Celebrating two remarkable Aboriginal women
To mark the end of National Reconciliation Week we’re celebrating the special connection between two remarkable Aboriginal women in our community.
Renal Dialysis patient and elder Julie Peers spent much of her early career working with State and Federal Government to improve young Aboriginal and Torres Strait Islander Peoples access to education and employment.
So when Julie met Austin Health nursing graduate Bronte Alexander in 2017 they formed an instant friendship.
“I’m bursting with pride at what Bronte has achieved” Julie said.
“It’s also been great having Bronte care for me during my dialysis at Repat.”
“It’s been great seeing Julie in an outpatient setting, because when we first met it was in the ward at hospital. I feel honoured and proud to have the opportunity to spend time with Julie and be part of her care team," Bronte said.
Bronte has been the recipient of a DHHS scholarship, has graduated with a nursing degree and is now undertaking postgraduate studies.
Bronte’s sister Erin is also a recipient of a scholarship to further her nursing studies and is a Mental Health Nurse at Austin Health. You can read their story on iNews.
“Thirty years ago I wouldn’t have dreamt that so many young Aboriginal people would be working in health.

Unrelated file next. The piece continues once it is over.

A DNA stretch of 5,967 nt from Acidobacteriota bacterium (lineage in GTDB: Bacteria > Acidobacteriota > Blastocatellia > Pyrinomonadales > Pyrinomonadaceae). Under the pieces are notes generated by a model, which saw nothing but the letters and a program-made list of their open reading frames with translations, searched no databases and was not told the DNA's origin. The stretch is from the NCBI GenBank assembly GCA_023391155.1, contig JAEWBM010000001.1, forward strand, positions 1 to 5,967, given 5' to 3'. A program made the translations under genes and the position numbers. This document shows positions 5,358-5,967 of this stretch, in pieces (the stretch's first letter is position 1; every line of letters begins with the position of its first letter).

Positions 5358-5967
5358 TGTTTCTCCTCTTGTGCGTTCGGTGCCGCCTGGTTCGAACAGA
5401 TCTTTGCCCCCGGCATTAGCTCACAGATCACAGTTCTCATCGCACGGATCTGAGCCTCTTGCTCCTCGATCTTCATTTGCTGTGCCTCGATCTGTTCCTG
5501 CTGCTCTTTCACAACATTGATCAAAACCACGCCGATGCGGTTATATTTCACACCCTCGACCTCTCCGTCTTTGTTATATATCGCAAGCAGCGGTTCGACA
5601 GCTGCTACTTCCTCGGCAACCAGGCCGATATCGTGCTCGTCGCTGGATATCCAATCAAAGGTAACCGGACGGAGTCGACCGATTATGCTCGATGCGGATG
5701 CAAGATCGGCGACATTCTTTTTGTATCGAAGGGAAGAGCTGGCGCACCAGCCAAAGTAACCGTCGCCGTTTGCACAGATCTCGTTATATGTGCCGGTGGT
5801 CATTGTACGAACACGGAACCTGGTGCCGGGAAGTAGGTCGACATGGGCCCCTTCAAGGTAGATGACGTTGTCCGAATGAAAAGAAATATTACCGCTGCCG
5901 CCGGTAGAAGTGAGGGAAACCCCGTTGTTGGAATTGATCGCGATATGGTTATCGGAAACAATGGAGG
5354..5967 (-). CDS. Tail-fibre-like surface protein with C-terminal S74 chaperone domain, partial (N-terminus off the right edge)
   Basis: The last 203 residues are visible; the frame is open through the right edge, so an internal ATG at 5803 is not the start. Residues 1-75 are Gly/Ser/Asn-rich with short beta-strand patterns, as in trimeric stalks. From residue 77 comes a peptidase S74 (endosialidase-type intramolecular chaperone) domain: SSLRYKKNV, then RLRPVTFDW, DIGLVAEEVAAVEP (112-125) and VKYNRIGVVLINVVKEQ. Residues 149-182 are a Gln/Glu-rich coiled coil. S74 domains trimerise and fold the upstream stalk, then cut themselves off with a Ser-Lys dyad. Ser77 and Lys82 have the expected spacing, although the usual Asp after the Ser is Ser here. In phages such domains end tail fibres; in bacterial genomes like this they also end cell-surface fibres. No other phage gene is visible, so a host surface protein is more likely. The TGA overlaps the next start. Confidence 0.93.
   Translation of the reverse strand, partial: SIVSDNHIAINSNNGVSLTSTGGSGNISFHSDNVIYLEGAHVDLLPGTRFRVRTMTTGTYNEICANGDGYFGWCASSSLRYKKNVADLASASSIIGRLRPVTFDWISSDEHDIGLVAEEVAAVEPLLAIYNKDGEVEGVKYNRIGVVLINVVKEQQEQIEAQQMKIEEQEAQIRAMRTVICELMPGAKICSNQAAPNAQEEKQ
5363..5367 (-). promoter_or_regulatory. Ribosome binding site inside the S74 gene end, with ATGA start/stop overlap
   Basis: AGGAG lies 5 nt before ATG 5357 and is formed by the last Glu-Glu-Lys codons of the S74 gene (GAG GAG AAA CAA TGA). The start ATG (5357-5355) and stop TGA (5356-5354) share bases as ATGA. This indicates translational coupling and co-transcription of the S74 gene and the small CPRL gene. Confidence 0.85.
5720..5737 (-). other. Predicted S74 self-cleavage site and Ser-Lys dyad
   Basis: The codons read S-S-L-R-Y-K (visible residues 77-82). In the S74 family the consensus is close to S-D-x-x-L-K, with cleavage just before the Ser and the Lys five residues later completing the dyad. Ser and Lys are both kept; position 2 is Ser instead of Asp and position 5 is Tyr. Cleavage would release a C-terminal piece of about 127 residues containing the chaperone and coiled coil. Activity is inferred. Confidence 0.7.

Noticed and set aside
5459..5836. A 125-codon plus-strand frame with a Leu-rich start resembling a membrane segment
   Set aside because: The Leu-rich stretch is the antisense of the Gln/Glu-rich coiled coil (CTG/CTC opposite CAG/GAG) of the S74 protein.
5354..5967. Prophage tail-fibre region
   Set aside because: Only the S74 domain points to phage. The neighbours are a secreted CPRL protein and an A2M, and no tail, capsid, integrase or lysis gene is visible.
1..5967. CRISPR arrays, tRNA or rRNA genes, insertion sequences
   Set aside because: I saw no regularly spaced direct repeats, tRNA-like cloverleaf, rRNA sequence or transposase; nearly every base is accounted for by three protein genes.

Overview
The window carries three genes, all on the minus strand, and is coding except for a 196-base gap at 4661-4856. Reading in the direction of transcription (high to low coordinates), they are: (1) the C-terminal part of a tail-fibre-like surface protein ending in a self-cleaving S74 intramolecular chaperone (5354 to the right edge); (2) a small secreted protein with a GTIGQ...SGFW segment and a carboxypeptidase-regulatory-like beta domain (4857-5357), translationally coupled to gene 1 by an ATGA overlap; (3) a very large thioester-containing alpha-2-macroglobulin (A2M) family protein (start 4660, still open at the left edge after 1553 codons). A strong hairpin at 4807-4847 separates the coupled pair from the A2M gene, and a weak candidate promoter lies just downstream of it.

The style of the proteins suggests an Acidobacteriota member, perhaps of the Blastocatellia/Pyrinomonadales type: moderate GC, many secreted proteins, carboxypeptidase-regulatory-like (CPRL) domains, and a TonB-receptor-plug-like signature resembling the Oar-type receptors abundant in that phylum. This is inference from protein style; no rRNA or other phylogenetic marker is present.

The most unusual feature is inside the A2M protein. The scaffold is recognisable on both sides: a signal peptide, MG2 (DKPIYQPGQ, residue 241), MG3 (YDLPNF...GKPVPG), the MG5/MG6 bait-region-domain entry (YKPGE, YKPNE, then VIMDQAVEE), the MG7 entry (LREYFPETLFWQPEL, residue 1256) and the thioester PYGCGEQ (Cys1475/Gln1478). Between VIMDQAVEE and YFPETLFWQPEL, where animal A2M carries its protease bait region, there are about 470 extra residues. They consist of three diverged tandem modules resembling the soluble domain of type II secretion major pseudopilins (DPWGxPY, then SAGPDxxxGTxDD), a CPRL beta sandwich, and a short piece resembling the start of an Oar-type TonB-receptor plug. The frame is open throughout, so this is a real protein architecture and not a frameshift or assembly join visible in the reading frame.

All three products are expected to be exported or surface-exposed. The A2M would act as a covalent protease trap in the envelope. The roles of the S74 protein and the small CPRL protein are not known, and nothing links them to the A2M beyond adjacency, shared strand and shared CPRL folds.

“Having our young people like Bronte, Erin and Jacob Nelson our Aboriginal Health Liaison Officer in mainstream health services assists our mob to feel safe,” Julie said.
Julie is herself a member of the Stolen Generations, her mother and grandmother were taken before her.
Bronte’s mother who was born in the Northern Territory was also a third generation to be taken.
"My mum, her mum and her grandma were all Stolen Generation. Mum tried hard to find her family, but unfortunately was only able to find a few members of her family before she passed away a few years ago," Bronte said.
This cross-generational trauma continues to impact the lives of Aboriginal and Torres Strait Islander Peoples, who had been taken from their family, language, culture and country.
It also highlights the inequalities experienced by the community and continued importance of programs that improve access to education and employment.
Julie said for her and other members of the Stolen Generations this was just a dream.
“It is a source of great pride that Bronte has studied hard and achieved the freedom to work where she wants and gained economic independence,” Julie said.